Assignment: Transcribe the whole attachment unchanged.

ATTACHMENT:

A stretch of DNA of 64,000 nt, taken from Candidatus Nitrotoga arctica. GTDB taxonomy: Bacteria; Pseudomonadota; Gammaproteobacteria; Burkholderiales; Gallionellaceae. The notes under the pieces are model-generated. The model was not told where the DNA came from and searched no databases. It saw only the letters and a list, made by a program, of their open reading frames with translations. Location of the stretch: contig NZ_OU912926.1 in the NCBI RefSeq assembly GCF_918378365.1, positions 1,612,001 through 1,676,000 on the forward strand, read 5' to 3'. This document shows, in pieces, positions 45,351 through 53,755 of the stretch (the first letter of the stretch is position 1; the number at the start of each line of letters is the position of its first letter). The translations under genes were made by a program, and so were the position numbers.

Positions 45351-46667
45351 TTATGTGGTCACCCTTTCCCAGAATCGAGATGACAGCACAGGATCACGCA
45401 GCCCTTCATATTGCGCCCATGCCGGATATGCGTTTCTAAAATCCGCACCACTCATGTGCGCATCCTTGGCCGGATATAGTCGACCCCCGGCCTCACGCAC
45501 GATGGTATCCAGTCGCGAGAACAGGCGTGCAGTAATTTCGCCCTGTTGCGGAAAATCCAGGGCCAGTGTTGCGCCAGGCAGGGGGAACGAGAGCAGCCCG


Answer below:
A stretch of DNA of 64,000 nt, taken from Candidatus Nitrotoga arctica. GTDB taxonomy: Bacteria; Pseudomonadota; Gammaproteobacteria; Burkholderiales; Gallionellaceae. The notes under the pieces are model-generated. The model was not told where the DNA came from and searched no databases. It saw only the letters and a list, made by a program, of their open reading frames with translations. Location of the stretch: contig NZ_OU912926.1 in the NCBI RefSeq assembly GCF_918378365.1, positions 1,612,001 through 1,676,000 on the forward strand, read 5' to 3'. This document shows, in pieces, positions 45,351 through 53,755 of the stretch (the first letter of the stretch is position 1; the number at the start of each line of letters is the position of its first letter). The translations under genes were made by a program, and so were the position numbers.

Positions 45351-46667
45351 TTATGTGGTCACCCTTTCCCAGAATCGAGATGACAGCACAGGATCACGCA
45401 GCCCTTCATATTGCGCCCATGCCGGATATGCGTTTCTAAAATCCGCACCACTCATGTGCGCATCCTTGGCCGGATATAGTCGACCCCCGGCCTCACGCAC
45501 GATGGTATCCAGTCGCGAGAACAGGCGTGCAGTAATTTCGCCCTGTTGCGGAAAATCCAGGGCCAGTGTTGCGCCAGGCAGGGGGAACGAGAGCAGCCCG